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The band at Sam L. Martin Middle School has a large Hispanic population with many coming from Central and South America who speak little English. Over 92% of band members are economically disadvantaged and a large portion have at least one accommodation. Director of Bands Alex Mutz says that being a person of color and a multilingual educator from outside the U.S. has helped him form a bond with his students because he understands what his students have gone through as immigrants. u201cBeing able to navigate their language brightens studentsu2019 mood because they have someone who they can communicate with,u201d Mutz says.

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He makes sure that his students can overcome obstacles and have the tools and resources they need to succeed, such as playing professional-level instruments. u201cMy view is: Why shouldnu2019t they have the opportunity to receive the same level of education as any other student regardless of their home situation,u201d Mutz says.

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Mutz adapted many of his lessons to accommodate non-native English speakers. For example, while certain songs are common in the U.S. like u201cMary had a Little Lamb,u201d many of his students do not know it. u201cSo, I try to incorporate songs that they know from their culture,u201d he explains. u201cWhen we are learning notes on the staff, I ask students for input and together we create Spanish versions of u2018every good boy does fineu2019 to help them remember the notes.u201d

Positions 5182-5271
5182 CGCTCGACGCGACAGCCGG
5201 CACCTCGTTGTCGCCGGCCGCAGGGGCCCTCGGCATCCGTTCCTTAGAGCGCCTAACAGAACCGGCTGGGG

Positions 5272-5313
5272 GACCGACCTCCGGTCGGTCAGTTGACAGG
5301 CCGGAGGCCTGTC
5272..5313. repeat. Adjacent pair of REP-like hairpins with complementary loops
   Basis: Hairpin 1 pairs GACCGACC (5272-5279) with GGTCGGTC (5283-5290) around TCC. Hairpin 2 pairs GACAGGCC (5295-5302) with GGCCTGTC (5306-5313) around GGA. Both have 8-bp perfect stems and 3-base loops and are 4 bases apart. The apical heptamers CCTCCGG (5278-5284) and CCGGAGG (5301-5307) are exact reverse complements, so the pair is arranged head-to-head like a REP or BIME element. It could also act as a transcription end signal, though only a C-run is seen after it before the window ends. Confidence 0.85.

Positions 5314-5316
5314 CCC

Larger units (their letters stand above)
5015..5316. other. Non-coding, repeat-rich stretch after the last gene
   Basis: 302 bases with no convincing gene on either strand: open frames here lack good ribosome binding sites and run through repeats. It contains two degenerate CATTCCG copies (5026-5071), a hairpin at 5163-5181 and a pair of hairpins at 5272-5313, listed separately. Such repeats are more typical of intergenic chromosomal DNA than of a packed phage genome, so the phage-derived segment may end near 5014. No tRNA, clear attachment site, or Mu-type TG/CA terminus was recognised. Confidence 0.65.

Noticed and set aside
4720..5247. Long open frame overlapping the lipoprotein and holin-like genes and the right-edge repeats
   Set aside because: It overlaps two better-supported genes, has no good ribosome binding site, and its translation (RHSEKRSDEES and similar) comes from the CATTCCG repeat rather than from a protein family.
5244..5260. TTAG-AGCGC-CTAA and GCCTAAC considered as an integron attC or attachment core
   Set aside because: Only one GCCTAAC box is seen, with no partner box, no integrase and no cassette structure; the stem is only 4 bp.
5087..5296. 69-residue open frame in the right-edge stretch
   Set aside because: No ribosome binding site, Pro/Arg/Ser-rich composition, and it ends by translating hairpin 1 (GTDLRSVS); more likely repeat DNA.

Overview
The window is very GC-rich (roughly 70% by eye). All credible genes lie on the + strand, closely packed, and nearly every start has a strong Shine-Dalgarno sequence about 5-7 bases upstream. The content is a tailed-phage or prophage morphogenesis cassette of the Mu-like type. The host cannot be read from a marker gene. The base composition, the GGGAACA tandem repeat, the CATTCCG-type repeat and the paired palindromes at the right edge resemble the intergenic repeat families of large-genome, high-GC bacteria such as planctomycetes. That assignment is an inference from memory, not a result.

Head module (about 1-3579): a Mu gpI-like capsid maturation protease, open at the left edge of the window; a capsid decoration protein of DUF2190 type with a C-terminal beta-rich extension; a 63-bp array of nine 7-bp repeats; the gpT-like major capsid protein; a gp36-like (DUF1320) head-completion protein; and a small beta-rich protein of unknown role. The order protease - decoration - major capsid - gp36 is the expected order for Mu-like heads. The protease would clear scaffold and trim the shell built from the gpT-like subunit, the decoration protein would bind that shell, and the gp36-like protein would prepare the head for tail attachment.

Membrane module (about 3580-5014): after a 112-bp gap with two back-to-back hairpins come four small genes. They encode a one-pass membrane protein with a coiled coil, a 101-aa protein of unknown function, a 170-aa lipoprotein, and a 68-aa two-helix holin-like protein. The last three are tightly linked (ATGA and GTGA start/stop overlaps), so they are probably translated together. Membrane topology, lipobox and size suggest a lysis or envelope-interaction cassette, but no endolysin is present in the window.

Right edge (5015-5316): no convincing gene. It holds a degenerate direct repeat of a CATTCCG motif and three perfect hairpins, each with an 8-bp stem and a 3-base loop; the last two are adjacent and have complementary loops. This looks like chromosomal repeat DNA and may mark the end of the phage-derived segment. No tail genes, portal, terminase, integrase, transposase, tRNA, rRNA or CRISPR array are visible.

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Mutz has also researched different phonetic approaches and words to help students learn to articulate on wind instruments, which sets them up for success.

n

It seems fateful that when Mutz attended his college orientation, he decided to change his major from engineering to music. u201cAt registration, it struck me that engineering wasnu2019t what I wanted. I wanted to keep pursuing music, so I changed my major right there,u201d he says.

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Currently, Mutz is pursuing his masters in music education at Eastman School of Music on top of his work with the middle school and high school bands, and teaching private lessons. u201cI give the hours that I can without overly stressing myself and still being able to give maximum effort. I have a clear line of communication with my schools. Itu2019s about perspective and loving what you do without burning yourself out,u201d he says.

n

As a child, Mutz wanted to join the legendary Blue Devils Bugle and Drum Corps after watching their 1994 show and in particular, the featured euphonium player. When he eventually made the corps, Mutz met the euphonium player and told him that he was his inspiration growing up. u201cHe told me that when he was young, he wanted to be like someone in the corps as well,u201d Mutz says. u201cYears after aging out, a euphonium player on one of the marching bands that I was teaching came up and told me that I was his inspiration and that he wanted to be like me. A full circle moment!u201d